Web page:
Home & Design

A lace-quilted dessert plate, cup and tumbler.

An ombré vase bathed in soft blue-green and earth tones with floral appliqués.

Briegel peels a porcelain slab from one of her handmade plaster molds, revealing its luxuriant pattern and texture.

A black vessel with a gold-braided rim.

A graceful teapot.

A sequin-and-lace-quilted dessert plate.

Near her rural studio in Randallstown, Maryland, Briegel holds a gently contoured mug.

Stitch in Time

Pieced together like quilts, Samantha Briegel’s alluring ceramics replicate the lushness of fabric

If everything old is new again, then the pendulum is swinging toward Samantha Briegel’s sparkling, pixie-dust porcelains. With their lacy patterns, gilded trim and mother-of-pearl luster, her work revives the lavish tableware and rococo extravagance of Victorian days. At the same time, Briegel introduces contemporary touches. Through a meticulous process, she transfers the richness of fabric pattern and texture to ceramics, adapting the plush maze of Victorian crazy quilts. Soft curves that distinguish each vase, bowl, cup and teapot carry personal meaning.

“When you talk about a vessel, you’re talking about the lip and body and foot,” she begins. “I want to use that comparison in a kind of autobiographical way.”

Beneath the surface of her pretty, feminine pieces lies deeper commentary. “Clothes imply bodies,” says Briegel, who often recasts items from her own closet in her art. “Instead of wearing the clothes, I’m reclaiming their identities to make functional objects that provide nourishment. It’s a little bit of body acceptance,” explains the potter, who traces a long line of artists using ceramic vessels as stand-ins for bodies, from the anthropomorphic bottles of Peru’s Moche society to modern vases by Picasso and Betty Woodman.

On a recent morning, Briegel is standing in the Randallstown, Maryland, farmhouse she shares with her partner, Matt Nierenberg. After the two met online, he wooed her with an offer of studio space in his childhood home. “I moved in on our third date and never left,” she says, smiling. “It worked out.”

As light streams into her basement studio, the ceramic artist demonstrates a few steps in her rigorous handcraft. It starts with a plaster mold of her creation. To make one, Briegel takes a lacy swatch cut from one of her dresses, flattens the 11-by-17-inch fabric on a sticky surface, places a barrier of boards around it and plugs up the edges with clay. She then pours in wet plaster and waits for it to dry, generally over two days. With this technique, the potter has amassed some 40 molds, each based on a different garment or fabric border.

Using a mold, Briegel creates a clay slab formed of three layers—the first painted into the mold’s crevices with a liquid clay called slip, the second a poured slip, then a layer of rolled clay pressed on top. Once all are bonded together, Briegel peels off the clay slab. Its pattern stands out in high relief, just like the lacy fabric it came from.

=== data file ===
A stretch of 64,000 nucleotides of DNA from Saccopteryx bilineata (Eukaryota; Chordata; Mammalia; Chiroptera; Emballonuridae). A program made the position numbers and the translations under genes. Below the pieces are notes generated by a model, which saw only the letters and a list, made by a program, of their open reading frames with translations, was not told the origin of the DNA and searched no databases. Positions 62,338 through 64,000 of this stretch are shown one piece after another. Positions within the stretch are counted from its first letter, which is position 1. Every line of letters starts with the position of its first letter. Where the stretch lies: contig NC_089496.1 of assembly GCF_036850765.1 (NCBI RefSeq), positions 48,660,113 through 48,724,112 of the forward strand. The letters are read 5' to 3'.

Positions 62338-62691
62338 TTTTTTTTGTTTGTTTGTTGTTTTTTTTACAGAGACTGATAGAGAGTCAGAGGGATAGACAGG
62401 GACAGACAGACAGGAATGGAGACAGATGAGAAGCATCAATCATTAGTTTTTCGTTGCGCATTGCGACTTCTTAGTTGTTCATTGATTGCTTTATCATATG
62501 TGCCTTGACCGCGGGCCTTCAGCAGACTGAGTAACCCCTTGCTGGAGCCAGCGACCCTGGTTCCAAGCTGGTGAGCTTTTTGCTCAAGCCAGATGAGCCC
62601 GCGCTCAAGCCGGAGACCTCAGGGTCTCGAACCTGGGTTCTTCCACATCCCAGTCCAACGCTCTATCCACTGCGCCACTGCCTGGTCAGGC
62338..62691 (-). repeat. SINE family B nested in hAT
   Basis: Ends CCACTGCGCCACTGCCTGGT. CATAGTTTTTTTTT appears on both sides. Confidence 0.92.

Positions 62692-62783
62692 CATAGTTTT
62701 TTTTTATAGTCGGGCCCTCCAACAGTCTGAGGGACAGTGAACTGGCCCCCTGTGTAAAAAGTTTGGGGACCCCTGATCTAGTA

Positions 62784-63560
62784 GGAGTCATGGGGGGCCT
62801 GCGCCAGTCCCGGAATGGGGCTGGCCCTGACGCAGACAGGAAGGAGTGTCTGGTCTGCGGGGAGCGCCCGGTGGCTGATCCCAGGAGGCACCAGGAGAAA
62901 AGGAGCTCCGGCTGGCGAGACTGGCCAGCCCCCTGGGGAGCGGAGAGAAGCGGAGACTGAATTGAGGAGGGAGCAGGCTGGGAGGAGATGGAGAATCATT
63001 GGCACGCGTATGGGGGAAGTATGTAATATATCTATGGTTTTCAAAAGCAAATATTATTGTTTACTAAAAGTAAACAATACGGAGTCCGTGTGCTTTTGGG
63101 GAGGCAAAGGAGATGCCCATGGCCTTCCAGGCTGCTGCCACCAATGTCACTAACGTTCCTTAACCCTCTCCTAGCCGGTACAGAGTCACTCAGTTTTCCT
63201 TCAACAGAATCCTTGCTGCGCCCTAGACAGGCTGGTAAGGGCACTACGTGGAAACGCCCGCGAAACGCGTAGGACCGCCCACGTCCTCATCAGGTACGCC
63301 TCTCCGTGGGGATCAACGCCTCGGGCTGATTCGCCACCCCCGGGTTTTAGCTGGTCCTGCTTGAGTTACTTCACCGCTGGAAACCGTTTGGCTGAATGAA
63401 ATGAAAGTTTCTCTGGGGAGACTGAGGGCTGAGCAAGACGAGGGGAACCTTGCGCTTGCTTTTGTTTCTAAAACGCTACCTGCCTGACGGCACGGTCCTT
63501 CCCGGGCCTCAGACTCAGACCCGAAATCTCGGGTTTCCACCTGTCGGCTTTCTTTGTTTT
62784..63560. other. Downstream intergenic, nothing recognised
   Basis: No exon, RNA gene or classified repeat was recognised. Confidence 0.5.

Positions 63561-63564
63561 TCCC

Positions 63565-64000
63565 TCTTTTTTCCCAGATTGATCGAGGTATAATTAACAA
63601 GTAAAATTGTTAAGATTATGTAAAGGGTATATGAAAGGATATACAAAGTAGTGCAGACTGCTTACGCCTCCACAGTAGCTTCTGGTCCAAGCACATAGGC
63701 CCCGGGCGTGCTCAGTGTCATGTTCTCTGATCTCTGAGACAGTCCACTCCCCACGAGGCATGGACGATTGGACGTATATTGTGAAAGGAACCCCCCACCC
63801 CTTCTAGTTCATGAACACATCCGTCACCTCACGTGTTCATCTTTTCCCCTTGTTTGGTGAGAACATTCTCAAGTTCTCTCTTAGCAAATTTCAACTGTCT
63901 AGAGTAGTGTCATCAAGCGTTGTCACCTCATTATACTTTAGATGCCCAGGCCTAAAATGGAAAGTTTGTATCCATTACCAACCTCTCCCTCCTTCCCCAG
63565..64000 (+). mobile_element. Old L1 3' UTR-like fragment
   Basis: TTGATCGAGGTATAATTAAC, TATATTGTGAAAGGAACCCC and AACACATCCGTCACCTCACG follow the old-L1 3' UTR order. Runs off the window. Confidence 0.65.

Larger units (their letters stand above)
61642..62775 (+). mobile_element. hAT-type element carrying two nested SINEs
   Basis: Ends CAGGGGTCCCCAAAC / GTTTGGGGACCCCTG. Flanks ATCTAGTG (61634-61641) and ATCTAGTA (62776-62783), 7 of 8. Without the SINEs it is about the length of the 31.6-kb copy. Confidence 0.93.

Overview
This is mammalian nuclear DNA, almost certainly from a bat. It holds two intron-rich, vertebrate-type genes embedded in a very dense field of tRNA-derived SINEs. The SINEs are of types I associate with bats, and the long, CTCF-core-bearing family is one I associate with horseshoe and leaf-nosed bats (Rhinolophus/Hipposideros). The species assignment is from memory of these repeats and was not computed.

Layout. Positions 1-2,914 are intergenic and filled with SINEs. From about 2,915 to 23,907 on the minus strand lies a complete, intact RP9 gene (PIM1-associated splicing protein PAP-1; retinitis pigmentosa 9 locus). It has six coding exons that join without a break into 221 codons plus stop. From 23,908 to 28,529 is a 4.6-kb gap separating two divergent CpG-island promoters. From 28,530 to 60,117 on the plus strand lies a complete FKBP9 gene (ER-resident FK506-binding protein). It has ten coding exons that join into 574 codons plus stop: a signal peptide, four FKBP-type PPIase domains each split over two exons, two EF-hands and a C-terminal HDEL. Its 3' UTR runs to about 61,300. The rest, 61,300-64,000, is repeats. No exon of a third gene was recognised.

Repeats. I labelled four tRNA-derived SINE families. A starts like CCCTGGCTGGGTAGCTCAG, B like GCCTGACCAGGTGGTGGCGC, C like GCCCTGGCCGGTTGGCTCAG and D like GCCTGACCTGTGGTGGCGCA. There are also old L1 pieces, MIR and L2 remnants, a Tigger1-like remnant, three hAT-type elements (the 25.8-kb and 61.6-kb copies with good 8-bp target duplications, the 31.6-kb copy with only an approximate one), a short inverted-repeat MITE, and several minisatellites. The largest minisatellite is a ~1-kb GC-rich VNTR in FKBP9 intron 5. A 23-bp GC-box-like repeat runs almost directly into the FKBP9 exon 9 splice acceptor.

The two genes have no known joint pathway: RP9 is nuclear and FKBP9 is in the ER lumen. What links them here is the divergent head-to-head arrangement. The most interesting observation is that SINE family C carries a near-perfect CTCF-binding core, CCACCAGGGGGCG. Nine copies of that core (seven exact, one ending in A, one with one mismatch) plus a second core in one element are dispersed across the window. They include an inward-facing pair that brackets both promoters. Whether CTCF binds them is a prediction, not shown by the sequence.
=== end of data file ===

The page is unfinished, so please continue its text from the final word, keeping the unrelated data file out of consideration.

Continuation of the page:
Porcelain is the potter’s clay of choice. “It captures all the details of fabric texture,” she says. “Its translucence relates to the see-through fabrics I use. And it is very challenging to work with. I’ve always been attracted to challenges.”

Case in point: Building a useful object out of pieces cut from the textured slab. Like a professional tailor, Briegel plans out patterns for cutting into the clay slab before joining pieces together. A single bowl may involve 10 seams. “With porcelain, the more seams you add, the more potential places there are for the object to crack,” says the potter, who fires most pieces three times in electric kilns located in a barn near her studio.

She minimizes breakage in part by throwing a separate base on a potter’s wheel, then attaching it to the object’s upper body. “I call that quilting them together,” she says. “I like to use the same language for the throwing and sewing processes.”

When she was nine, Briegel received a sewing machine as a Christmas gift; it now holds a place of honor in her office. “I grew up in the ‘Project Runway’ generation,” observes the 31-year-old. A highlight was the show’s “unconventional challenge” competition, which involved making garments from something other than fabric. “It had a big influence on what I do now,” she reflects.

Besides sewing, Briegel was also interested in painting and drawing, and intended to study arts education upon entering The University of Tennessee, Knoxville in her hometown. After taking a pottery class and meeting graduate students in the program, her goals expanded; she went on to receive a master’s of fine arts degree in ceramics at Ohio University.

The ceramicist also learned advanced clay techniques as an intern at the Archie Bray Foundation for the Ceramic Arts in Montana—“a very formative experience,” she says. Landing the first residency at DC’s District Clay Center brought her to the East Coast; that was followed by a second residency at Baltimore Clayworks. Briegel is now an adjunct professor at Maryland Institute College of Art and teaches workshops on her technique around the country. For the past three years, she has exhibited at the Smithsonian Craft Show.

Briegel continues to experiment in her studio, striving to make pieces that are ever more comfortable to use. “I like my work to be functional—but beautifully functional,” she clarifies, continuing, “Wouldn’t you want to use a beautiful mug for your morning coffee? My work is pretty indulgent in that way. It adds a little bit of sparkle to the day.”

For more information, visit samanthabriegel.com.

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